Wednesday, 22 May 2013

How One Became Two

I thought I'd posted something similar to this already. I can't find it, if I did. I've just realise the benefit of useful, informative post titles though. I wrote this tonight as a response to a friend's worries about increasing her family. Names have been changed, but nothing else has been.

As you may/may not remember my start with Pix was very similar to how I think yours was with YourBaby. It was a stressful, traumatic labour which I didn't physically recover from the aftermath of for over a month. More like 6 weeks. I was in a LOT of pain from various different things which admittedly weren't all as a result of giving birth. Emotionally I was a bit of a wreck too - I'd have flashbacks and panic attacks about the labour. 
By the time I was physically healed a lot of emotional damage had been done because (and I do admit I'm not very good at being altruistic, not the best trait in a parent) it was 6 weeks of, frankly, wishing Pix wasn't around so I could feel better and not hurt. All the mess surrounding feeding him added to the - I wouldn't say bonding issues, but the feeling as though the love for him was something that had to grow rather than something that was innate and natural and there from the beginning, you know?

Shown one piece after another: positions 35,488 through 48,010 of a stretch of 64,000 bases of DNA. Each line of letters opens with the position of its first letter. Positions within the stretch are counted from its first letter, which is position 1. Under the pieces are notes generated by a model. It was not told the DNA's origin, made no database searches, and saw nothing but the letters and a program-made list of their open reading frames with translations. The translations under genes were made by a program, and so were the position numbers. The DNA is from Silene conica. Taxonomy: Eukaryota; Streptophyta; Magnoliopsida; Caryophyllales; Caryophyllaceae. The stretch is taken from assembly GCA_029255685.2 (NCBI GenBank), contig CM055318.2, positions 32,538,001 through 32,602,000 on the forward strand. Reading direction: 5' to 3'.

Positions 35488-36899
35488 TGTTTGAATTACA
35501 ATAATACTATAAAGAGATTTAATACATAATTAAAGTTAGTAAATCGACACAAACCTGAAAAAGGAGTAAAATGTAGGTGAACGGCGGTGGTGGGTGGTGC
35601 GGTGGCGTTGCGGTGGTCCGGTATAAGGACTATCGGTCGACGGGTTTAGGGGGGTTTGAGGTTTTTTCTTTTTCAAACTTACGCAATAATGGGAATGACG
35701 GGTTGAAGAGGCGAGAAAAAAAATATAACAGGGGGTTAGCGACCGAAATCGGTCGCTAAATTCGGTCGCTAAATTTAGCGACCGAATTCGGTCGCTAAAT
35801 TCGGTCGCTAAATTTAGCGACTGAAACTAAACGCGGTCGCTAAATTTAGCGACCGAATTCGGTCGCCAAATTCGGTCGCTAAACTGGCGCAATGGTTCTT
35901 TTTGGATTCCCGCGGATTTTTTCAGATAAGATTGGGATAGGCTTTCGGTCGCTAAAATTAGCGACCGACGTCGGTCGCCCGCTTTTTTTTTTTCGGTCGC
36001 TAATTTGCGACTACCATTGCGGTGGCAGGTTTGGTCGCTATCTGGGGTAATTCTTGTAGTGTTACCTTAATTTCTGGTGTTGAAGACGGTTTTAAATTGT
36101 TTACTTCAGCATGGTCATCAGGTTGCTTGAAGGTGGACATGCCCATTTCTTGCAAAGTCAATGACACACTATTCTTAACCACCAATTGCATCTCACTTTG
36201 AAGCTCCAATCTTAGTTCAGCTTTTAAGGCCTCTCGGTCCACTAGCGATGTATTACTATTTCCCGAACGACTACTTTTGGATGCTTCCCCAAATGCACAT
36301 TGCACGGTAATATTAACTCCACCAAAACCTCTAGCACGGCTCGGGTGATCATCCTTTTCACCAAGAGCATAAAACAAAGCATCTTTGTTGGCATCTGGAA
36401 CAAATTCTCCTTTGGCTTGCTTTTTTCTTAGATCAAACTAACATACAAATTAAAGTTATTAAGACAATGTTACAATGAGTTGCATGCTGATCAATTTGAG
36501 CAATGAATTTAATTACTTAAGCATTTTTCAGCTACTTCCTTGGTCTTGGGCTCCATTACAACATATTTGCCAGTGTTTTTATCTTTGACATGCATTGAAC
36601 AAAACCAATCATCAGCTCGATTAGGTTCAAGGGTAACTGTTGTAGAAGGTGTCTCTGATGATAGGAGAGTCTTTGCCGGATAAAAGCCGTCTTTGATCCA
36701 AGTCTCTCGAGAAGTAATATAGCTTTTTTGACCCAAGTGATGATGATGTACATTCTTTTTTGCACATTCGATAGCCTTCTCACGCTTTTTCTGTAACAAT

By the time Pix was about 9 months I started feeling calm about being a parent. Well, not calm, but calmer! I enjoyed it. I endured the first 9 months, I think. There were good bits, don't get me wrong, but I felt like I was coming out of a shell shocked daze. I put it down to him being mobile then, but who knows? He wasn't a high needs baby but he needed more than I realised (well duh, he was a baby). I definitely didn't want more babies. I genuinely didn't think I'd be able to get through the trauma of it all again, that it would definitely break me. I remember telling people that I wasn't one of 'those' parents who said never, ever again only to go on to having 3 more kids.
Inevitably - and I just checked, it was when Pix was 1 year, 8 months and 2 days old - the seed of doubt sprouted and I started to consider that there may be more babies in our future. I don't know what triggered it, really. Hormones, biological clock, seeing how awe-sam No1 had become? Who knows, But when that little voice started there wasn't really much I could do, you know? There were a hundred reasons why No2 was a Really Bad Idea but an 8lb idea was bigger than those. We talked about ways we could have a baby but not go through all that again, talked about adoption, talked about going straight to an elective section, not breaking my back the week before...
I spoke to my GP about a referral to the [hospital] birth trauma centre which was (at the time) about to open. I started preparing by coming off medication which needed to be out of my system for 6 months and very vaguely thought about how I wouldn't be in the same position during labour/post labour again. This is a massive TMI but I started getting panic attacks again when it came to the, um, conception bit of having another baby because I knew it wasn't recreational but procreational (OMG, I didn't even know that was a real word) but I went with the very mature response of absolutely, definitely not thinking about it at all thankyouverymuch. Then I put my head in the sand for 6 months until I got the BFP.